“When I’m singing blues,” Etta James once said, “I’m singing life.”
Hers was a difficult life. The legendary singer, who died this morning at the age of 73 after a long struggle with leukemia, was born Jamesetta Hawkins on January 25, 1938, to an unwed 14-year-old girl, and her life was marked by drug addiction and emotional volatility. Through it all, James rose to become one of the most influential and admired singers of the second half of the 20th century.
“There’s a lot going on in Etta James’ voice,” Bonnie Raitt told Rolling Stone in 2008. “A lot of pain, a lot of life but, most of all, a lot of strength. She can be so raucous and down one song, and then break your heart with her subtlety and finesse the next.”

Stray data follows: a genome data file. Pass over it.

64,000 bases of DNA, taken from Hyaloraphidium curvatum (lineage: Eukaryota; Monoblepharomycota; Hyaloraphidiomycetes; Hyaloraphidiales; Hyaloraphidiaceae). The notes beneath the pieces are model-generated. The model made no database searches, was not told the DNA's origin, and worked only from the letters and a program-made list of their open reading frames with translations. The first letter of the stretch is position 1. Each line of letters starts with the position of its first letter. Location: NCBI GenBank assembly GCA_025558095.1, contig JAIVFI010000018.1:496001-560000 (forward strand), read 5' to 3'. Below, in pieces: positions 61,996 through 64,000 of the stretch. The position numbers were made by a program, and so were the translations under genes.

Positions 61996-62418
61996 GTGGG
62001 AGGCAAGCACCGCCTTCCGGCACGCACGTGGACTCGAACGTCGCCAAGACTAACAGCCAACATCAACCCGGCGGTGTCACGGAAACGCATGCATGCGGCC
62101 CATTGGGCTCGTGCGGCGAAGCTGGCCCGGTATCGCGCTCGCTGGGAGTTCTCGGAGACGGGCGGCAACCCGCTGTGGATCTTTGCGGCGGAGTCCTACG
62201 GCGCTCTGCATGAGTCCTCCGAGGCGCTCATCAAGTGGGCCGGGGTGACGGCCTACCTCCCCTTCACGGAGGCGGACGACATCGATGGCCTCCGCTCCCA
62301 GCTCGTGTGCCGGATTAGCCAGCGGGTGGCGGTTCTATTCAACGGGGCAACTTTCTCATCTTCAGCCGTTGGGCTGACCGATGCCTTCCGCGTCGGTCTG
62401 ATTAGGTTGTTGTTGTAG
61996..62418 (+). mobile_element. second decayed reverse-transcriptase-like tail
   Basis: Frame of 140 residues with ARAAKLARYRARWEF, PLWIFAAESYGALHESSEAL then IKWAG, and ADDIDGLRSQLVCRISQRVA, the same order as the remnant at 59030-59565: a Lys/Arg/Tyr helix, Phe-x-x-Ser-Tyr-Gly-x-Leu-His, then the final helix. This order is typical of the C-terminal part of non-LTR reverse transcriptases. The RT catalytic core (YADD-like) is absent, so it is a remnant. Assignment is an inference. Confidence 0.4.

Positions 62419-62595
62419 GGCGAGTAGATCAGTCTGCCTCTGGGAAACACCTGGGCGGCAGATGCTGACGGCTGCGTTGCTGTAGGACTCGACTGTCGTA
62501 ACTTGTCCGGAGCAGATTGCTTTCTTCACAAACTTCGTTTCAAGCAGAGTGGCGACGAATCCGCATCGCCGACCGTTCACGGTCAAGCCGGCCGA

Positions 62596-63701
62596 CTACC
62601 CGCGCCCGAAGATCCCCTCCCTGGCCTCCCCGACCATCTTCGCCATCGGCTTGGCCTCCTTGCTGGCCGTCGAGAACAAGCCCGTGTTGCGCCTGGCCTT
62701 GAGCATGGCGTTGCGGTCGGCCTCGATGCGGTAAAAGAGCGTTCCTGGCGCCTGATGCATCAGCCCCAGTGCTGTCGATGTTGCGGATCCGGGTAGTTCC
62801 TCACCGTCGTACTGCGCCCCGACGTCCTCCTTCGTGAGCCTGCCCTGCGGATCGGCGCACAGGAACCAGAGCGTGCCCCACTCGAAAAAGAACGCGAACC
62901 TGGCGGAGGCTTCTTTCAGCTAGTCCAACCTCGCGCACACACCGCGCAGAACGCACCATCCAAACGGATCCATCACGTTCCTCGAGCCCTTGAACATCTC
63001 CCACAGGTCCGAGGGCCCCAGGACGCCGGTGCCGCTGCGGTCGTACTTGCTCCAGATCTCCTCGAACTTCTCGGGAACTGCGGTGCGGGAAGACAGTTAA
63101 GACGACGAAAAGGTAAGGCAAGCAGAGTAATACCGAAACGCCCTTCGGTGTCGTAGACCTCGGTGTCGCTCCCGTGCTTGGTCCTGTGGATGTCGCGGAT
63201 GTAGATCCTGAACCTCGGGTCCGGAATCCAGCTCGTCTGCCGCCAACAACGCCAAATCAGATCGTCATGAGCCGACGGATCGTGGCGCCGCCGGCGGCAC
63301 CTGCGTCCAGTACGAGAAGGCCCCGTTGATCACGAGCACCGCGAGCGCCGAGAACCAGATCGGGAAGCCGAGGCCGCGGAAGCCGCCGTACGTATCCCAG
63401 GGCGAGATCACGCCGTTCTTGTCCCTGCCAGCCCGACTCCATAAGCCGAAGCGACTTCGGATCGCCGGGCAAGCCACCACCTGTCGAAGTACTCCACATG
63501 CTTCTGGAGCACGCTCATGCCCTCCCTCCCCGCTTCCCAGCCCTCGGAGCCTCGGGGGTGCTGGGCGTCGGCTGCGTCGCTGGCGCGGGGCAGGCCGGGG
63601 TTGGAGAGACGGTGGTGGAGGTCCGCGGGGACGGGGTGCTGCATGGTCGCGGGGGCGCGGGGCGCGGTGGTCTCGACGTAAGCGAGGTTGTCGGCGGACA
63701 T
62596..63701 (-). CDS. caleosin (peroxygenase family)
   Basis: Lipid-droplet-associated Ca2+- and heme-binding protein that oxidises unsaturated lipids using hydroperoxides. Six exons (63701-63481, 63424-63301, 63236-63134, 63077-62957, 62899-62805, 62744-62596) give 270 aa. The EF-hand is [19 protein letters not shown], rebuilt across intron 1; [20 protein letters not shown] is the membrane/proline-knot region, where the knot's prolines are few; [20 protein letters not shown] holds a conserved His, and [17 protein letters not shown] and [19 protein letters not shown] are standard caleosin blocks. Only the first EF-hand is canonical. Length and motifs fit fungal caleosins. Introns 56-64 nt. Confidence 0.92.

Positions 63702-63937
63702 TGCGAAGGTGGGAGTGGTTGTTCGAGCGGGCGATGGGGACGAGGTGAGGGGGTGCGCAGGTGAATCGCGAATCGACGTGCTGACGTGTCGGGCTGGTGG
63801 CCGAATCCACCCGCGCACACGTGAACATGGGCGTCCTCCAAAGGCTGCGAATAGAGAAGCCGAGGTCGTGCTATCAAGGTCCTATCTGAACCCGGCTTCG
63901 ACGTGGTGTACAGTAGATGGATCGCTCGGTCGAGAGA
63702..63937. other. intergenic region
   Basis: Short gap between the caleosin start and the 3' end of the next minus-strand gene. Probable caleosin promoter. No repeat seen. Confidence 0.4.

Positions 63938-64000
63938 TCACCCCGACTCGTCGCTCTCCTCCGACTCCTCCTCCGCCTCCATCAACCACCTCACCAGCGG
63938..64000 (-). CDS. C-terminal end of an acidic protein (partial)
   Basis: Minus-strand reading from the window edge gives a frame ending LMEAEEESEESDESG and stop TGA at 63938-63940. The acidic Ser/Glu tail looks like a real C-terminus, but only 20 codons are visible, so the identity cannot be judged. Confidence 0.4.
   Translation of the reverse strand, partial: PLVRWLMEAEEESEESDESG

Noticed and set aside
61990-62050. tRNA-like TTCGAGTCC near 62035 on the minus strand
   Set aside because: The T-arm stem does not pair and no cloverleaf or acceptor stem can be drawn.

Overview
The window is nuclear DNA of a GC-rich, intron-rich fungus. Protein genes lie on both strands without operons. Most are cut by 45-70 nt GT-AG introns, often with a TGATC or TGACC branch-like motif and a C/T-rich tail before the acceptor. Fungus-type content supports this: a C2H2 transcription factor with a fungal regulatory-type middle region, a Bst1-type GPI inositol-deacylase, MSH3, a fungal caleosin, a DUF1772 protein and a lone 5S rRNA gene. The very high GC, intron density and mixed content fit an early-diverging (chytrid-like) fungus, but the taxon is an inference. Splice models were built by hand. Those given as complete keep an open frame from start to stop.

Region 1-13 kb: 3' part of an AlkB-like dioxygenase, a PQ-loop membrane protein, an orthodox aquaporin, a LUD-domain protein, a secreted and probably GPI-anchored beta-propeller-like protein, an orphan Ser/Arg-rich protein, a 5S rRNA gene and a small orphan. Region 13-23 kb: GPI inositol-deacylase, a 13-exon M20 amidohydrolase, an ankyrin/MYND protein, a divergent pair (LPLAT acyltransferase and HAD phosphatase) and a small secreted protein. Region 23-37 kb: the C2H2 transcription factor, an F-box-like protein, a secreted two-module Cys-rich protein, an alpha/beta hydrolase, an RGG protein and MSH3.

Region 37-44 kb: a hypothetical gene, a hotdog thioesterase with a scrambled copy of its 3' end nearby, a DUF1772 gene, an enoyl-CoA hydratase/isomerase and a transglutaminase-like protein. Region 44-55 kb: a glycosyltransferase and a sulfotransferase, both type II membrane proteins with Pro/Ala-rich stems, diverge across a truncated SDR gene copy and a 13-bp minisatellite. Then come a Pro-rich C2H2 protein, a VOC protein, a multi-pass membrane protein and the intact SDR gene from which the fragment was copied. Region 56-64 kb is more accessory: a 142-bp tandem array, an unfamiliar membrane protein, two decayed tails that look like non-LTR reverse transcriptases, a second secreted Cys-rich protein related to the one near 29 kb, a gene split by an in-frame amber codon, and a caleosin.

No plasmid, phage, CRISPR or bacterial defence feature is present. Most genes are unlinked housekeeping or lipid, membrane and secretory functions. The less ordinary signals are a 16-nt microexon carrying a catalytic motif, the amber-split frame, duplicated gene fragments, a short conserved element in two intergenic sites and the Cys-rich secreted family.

Her greatest hit came in 1961, with the soulful ballad “At Last.” For another side of James’s versatile style, listen and watch above, as she performs the gospel-influenced “Something’s Got a Hold on Me” in 1962. To learn more about James, and to watch video highlights from her career, see today’s article by Ben Greenman on The New Yorker’s “Culture Desk” blog. And over at the Guardian, see Richard Williams selection of 10 Classic Etta James Performances.
In 1997, James summed things up in an interview with Rolling Stone: “Life’s been rough,” she said, “but life’s been good. If I had to go back and do it all over again, I would live it the exact same way.”